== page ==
By the time we had reached the back of the park, O was getting tired and E was asleep so we didn’t get to play with the next section, which was disappointing for me. The next section was a sensory area (my physical therapist brain was loving it). There was a barefoot walking bath that had all different materials along the way. A balance bridge that rocked as you walked across it. O did do this part. I was worried he was going to be scared but he absolutely loved it and it really challenged his balance (which of course I loved). There was also a small creek running through the area and kids were encouraged to play in it (barefoot of course!). They had a “sound garden” area where different music was played. They also had instruments made from wood for the children to play with. The motto for this section of the park from the Luisenpark website is “eyes open, ears open, and feelers out”. It was a child’s paradise and a physical therapist’s dream.

IMG_1160

( not the sensory section but you get the idea)

These are just the areas we were able to get to during our time at this amazing park. They also have a massive indoor playground, which I hear is very popular during the winter months. They had a gigantic bounce house. Though it was in a permanent structure so no fear of it flying off! There was also another water play area, a castle themed playground that was more suited for older kids (above toddler age), a small aquarium, a butterfly house, and multiple restaurants including a wine cellar/beer garden.

IMG_1185

If you are ever in the area I highly recommend Luisenpark. Check out their website for details: www.luisenpark.de Tip: If you use Google Chrome as your browser it will automatically translate the page to English for you non-German speakers (like me).

Traveling as a Family of Four

The time had come. Time for us to dive in to flying with two kiddos under 3. Here’s how it went down.

Our first flight as a family of 4 was to London to see Gavin’s cousin get married. Quick trip and only 1 hour and 15 min flight. What could go wrong?

IMG_0905

(Umm… we are just going for a long weekend right??)

We got to the airport with no trouble. We have a fancy new stroller (Chicco’s Bravo for 2 stroller) that holds both kiddos so no one is running around dangerously as we maneuver through parking lots and crowds. We get to Lufthansa’s check-in desk. Everything is going smoothly so far.

Lufthansa actually has a family check-in desk at the Frankfurt airport, which is nice in theory. However, when we got in line we got to stand and witness the slowest moving person I have ever seen. Have you seen the movie Zootopia? You know the sloth that works at the DMV? This check-in lady was the real life version of that sloth. I wasn’t even mad (we had plenty of time). I was more amazed by her dazzlingly slow movements. Words fail me in describing the scene.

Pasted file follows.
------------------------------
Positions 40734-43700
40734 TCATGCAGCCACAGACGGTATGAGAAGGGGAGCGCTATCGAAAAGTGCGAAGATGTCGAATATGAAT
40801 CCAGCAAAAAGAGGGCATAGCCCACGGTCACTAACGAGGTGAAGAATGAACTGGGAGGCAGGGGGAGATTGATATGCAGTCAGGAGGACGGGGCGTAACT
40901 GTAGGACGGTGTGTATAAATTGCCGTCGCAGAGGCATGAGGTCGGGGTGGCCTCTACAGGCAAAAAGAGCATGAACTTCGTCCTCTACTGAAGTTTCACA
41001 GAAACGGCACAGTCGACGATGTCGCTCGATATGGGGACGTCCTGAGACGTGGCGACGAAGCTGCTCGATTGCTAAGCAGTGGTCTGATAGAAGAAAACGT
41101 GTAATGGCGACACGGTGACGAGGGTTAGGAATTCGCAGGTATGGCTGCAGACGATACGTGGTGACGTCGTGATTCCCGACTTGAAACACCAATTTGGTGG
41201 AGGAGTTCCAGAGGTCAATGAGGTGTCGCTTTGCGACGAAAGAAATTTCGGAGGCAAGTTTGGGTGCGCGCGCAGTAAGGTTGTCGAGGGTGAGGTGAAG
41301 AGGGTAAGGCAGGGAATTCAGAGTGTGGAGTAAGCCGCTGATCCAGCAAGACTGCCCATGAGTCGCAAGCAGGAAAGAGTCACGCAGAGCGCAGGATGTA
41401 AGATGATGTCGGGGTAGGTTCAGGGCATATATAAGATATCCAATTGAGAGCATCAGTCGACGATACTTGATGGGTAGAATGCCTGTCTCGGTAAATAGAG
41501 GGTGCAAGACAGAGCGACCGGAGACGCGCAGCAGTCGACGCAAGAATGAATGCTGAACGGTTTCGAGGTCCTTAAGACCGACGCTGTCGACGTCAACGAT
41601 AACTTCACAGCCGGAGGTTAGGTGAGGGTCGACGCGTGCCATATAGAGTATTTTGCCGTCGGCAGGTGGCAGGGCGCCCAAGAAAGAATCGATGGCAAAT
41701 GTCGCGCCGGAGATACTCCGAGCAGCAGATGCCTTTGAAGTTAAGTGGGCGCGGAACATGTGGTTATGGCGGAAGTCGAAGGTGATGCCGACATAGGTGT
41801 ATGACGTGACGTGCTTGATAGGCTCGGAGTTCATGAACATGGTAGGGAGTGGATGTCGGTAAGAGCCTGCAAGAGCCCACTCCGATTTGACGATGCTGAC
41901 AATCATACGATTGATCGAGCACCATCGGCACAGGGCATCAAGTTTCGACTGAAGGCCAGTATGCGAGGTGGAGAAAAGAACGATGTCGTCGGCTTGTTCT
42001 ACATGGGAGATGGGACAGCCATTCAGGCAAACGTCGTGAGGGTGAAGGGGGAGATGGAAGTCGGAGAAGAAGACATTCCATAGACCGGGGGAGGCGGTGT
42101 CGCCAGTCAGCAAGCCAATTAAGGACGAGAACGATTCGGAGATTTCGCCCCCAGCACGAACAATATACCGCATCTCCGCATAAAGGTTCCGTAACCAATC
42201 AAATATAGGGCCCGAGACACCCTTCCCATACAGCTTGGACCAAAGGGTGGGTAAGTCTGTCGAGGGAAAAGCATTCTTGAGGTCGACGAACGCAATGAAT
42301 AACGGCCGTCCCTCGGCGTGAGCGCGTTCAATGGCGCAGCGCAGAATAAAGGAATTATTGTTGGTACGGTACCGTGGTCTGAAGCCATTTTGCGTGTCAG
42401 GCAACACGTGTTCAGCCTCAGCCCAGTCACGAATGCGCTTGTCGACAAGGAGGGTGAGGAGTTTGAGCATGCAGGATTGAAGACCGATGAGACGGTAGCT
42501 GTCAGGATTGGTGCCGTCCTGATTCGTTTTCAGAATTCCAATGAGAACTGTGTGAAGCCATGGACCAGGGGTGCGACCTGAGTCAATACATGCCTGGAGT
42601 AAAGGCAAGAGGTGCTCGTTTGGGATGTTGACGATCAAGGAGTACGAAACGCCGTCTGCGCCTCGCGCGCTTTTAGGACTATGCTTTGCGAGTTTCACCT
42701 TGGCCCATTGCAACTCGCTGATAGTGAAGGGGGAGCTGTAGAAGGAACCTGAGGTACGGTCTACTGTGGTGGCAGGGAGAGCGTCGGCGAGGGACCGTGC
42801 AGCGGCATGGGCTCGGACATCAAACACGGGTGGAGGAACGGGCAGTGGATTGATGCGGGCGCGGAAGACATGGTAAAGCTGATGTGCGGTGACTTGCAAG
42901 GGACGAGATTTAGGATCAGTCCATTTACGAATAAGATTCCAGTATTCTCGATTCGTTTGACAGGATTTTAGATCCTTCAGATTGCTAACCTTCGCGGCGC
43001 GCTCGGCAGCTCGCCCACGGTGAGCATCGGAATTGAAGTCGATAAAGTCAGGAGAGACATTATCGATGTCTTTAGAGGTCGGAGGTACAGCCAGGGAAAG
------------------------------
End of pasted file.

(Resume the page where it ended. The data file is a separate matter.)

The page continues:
We finally get checked in and head to security and this is where things started to head south. The nice security people let us skip to the front of the line with our kiddos. We get all of our stuff up on the belt to go through the X-ray. Last step is to get E out of her car seat so it can go through. I pick her up and I instantly feel wetness on my hand. Oh. No. Say it isn’t so. We are ushered over to the metal detector. At this point, O has decided that all of the security staff are scary and starts screaming. The security guard then asks me to hand E to my husband so I can go through the detector first and then the kids can go through. Poor Gavin! Like a champ he is holding O in one arm (mid-tantrum) and is holding wet from unknown causes E in the other arm. I wish I could have taken a picture. I go through, I get handed wet baby and then they decide to pat us down. Luckily for the security lady she was wearing gloves because E was sharing that wet grossness with everything she touched.

O then comes through (still screaming) and they pat him down, causing even louder screams. At this time, we are officially making a scene. You must remember that German children never make any noise in public. Seriously…never. It is like the Loch Ness monster. You have heard stories and maybe seen a blurry photo or 2 but no one has actually seen in real life a German child throwing a fit in public. It is simply not done. We are not German though. We are Americans and we are experts at tantrum throwing in public. EXPERTS!

We survive the security point and make it out with all of our belongings and most of our pride. Next up was a mad dash to the nearest bathroom to fix the massive blow out from E. Please refer back to my traveling with toddler blog as my Ziploc bag obsession and a stashed additional outfit saved the day.

The Frankfurt airport is actually very family friendly and there are family bathrooms everywhere. The one I stepped into had a changing area, a seat for breastfeeding, adult and child height sinks and a stall that had 2 toilets in it (one adult and one child size). I felt like it was well thought out.

The flight for the most part was uneventful. A couple crying episodes with take off, ears popping and landing but overall a smooth flight. The flight attendants gave O a puzzle and E a small stuffed animal. They also gave us a booklet documenting all the info of E’s first flight. Lufthansa did a great job and I am glad we used them for our first flight with E.

We had a great time visiting family in London and the return trip went much smoother. The travel gods must have thought we had enough the first round.

Nothing left to do now except book our next flight